Another important aspect to be considered is how the message is presented. More specifically, the framing of the message can show the recipient the desirable or the undesirable outcomes from successfully or unsuccessfully pursuing a certain goal (Higgins, 2005). Therefore, for the promotion type behavior, the message had to be framed so as to show what was the desirable outcome for the robot if the individual successfully pursuits the task asked by the robot. However, for the prevention type behavior, the message had to be framed in such a manner as for the individual to understand which was the undesirable outcome if he/she does not successfully pursuit the task asked by the robot. Based on these considerations, we designed the following messages and non-verbal cues:
2.3.1. Promotion Type Robot
The robot had a moving speed of 0.6 m/s and the speech rate of 198 words/min, with a total speech time of 18 s. The message was the following:
Hello. My name is Tiago. I am trying to learn more about stress at the workplace. I have 28 questions for you. If you answer at least 20 of them, I will be able to learn more about what it is like to be active in the workforce. You can stop at anytime you want by pressing on the QUIT button. When you are ready you can press on the START button.
2.3.2. Prevention Type Robot
The speed of the robot was set to 0.2 m/s and the speech rate of 150 words/min, with a total speech time of 25 s. The message was the following:
Hello. My name is Tiago. I am trying to learn more about stress at the workplace. I have 28 questions for you. If you do not answer at least 20 of them, I will not be able to learn more about what it is like to be active in the workforce. You can stop at anytime you want by pressing on the QUIT button. When you are ready you can press on the START button.
For this experiment, a total of 42 participants were approached by the robot. Out of these, 29 (69%) interacted with it, while the others either avoided it completely or simply ignored it. At the end of the experiment, the 29 participants (8 female and 21 male) that interacted with Tiago, signed a consent form that allows us to use their data for research purposes. Moreover, they were also asked to fill in the questionnaires presented at the end of this section, and to answer some demographic questions. The ages of the participants ranged between 23 and 52 years old (M = 36.42, SD = 9.86). When asked about their background, 14 of them had a computer science background, 7 had a technical background, while for the other participants their backgrounds were diverse, including, linguistics, statistics, human resources, or art history. All the participants were asked to rate their knowledge about robotics, on a scale from 1 (“Not at all”) to 5 (“Very much”). The results are shown in Table 1. Even if the majority of the participants (17 out of 29) had no serious knowledge about robotics, 25 of them interacted with a robot before.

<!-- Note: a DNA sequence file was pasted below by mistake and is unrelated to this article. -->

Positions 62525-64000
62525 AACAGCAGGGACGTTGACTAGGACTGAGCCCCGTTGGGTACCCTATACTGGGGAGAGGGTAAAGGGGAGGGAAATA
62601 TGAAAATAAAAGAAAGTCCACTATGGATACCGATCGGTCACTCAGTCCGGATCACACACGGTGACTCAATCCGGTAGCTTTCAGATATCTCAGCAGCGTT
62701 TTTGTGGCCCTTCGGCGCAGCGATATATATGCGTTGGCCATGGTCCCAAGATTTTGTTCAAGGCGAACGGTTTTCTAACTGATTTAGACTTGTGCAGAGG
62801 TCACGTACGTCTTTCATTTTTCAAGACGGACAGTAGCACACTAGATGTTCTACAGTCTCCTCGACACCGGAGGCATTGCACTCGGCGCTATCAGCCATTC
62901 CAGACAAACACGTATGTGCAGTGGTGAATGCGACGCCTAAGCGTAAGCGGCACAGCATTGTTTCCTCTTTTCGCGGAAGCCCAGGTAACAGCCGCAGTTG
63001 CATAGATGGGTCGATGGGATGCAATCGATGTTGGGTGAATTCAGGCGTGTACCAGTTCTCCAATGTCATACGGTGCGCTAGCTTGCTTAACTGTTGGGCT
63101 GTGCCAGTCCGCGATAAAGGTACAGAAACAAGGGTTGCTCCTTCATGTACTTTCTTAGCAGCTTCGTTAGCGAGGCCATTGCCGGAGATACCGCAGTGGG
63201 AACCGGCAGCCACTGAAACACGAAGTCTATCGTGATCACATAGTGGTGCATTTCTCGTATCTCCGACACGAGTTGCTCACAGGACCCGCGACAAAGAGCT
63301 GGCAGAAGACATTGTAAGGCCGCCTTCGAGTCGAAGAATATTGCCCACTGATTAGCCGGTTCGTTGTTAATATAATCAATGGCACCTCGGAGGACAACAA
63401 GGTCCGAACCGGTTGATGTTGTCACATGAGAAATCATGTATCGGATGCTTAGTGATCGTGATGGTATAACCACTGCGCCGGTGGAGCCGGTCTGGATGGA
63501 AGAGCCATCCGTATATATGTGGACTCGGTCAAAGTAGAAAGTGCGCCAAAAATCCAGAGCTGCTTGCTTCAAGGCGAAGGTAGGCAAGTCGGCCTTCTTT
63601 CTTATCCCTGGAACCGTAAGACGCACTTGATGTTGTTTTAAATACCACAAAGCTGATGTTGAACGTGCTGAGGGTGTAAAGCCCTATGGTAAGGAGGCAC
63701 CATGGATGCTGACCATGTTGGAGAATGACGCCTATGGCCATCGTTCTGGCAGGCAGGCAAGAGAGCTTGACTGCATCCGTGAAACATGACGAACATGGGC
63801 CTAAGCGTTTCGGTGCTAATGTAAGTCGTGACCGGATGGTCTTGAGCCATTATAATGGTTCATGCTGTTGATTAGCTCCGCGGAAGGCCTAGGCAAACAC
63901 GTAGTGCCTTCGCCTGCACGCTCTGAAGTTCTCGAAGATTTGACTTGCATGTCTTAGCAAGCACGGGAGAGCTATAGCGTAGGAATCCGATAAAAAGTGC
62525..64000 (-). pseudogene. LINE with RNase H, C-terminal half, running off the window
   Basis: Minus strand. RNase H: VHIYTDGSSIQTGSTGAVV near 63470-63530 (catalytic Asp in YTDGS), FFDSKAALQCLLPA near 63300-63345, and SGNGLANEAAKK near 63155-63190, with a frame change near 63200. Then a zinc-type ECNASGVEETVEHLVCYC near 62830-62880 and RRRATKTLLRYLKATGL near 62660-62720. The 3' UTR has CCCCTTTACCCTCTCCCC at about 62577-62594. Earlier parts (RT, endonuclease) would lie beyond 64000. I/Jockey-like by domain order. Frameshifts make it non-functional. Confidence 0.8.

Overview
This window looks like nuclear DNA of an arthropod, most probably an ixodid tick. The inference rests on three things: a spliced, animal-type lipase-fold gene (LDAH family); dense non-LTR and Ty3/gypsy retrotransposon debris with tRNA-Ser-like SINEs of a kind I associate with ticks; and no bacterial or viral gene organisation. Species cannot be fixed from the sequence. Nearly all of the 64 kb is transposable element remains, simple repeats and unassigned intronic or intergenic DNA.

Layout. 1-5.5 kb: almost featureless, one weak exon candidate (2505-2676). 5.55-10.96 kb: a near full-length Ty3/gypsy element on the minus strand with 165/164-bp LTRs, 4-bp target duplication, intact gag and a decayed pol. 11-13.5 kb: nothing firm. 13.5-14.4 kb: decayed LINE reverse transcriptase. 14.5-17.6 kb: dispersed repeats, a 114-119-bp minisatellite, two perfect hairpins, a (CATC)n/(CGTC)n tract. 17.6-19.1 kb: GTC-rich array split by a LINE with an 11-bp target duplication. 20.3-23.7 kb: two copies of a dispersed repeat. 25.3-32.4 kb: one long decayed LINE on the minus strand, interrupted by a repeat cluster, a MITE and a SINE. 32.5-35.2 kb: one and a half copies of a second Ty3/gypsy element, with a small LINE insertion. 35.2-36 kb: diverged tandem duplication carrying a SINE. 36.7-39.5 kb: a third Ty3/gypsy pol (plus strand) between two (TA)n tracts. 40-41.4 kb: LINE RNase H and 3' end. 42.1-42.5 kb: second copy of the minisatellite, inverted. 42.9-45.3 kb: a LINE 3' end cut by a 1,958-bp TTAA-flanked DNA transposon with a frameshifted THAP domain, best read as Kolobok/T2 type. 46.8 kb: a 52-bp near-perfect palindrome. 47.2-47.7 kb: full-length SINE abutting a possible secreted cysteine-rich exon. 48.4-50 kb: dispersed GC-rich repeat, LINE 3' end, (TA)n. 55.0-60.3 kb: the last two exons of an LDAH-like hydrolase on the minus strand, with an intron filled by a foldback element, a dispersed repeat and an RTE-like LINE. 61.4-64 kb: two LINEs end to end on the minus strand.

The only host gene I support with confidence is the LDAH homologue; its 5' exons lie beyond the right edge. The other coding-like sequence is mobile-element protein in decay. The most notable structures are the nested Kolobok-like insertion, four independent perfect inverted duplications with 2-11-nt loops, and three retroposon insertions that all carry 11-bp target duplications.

To determine the regulatory focus type of the participants, the Regulatory Focus Questionnaire—proverb form (Faur et al., 2017) was given to each of them upon the completion of the experiment. Therefore, the experimenters did not know before the interaction the regulatory type of the participants. The questionnaire contains 18 proverbs and it was originally developed in French. The proverbs were translated into English for the 6 participants that were not French native. The distribution of the participants is shown in Table 1.
From the BIG5 (Goldberg, 1990) personality questionnaire only the questions related to the Conscientiousness personality trait were selected. As shown in the review paper (Barrick and Mount, 1991), research has shown that an individual with high conscientiousness is dependable, hard-working, persevering. Therefore, we believe that the level of conscientiousness will influence the number of questions answered during the interaction.
The last questionnaire that the participants had to fill was a custom designed post-questionnaire, in which the participants were asked to rate, on a Likert scale from 1 (“Strongly Disagree”) to 5 (“Strongly Agree”) their thoughts about the robot's behavior (e.g., polite, persuasive, motivating, intimidating).
3.1. Hypothesis Results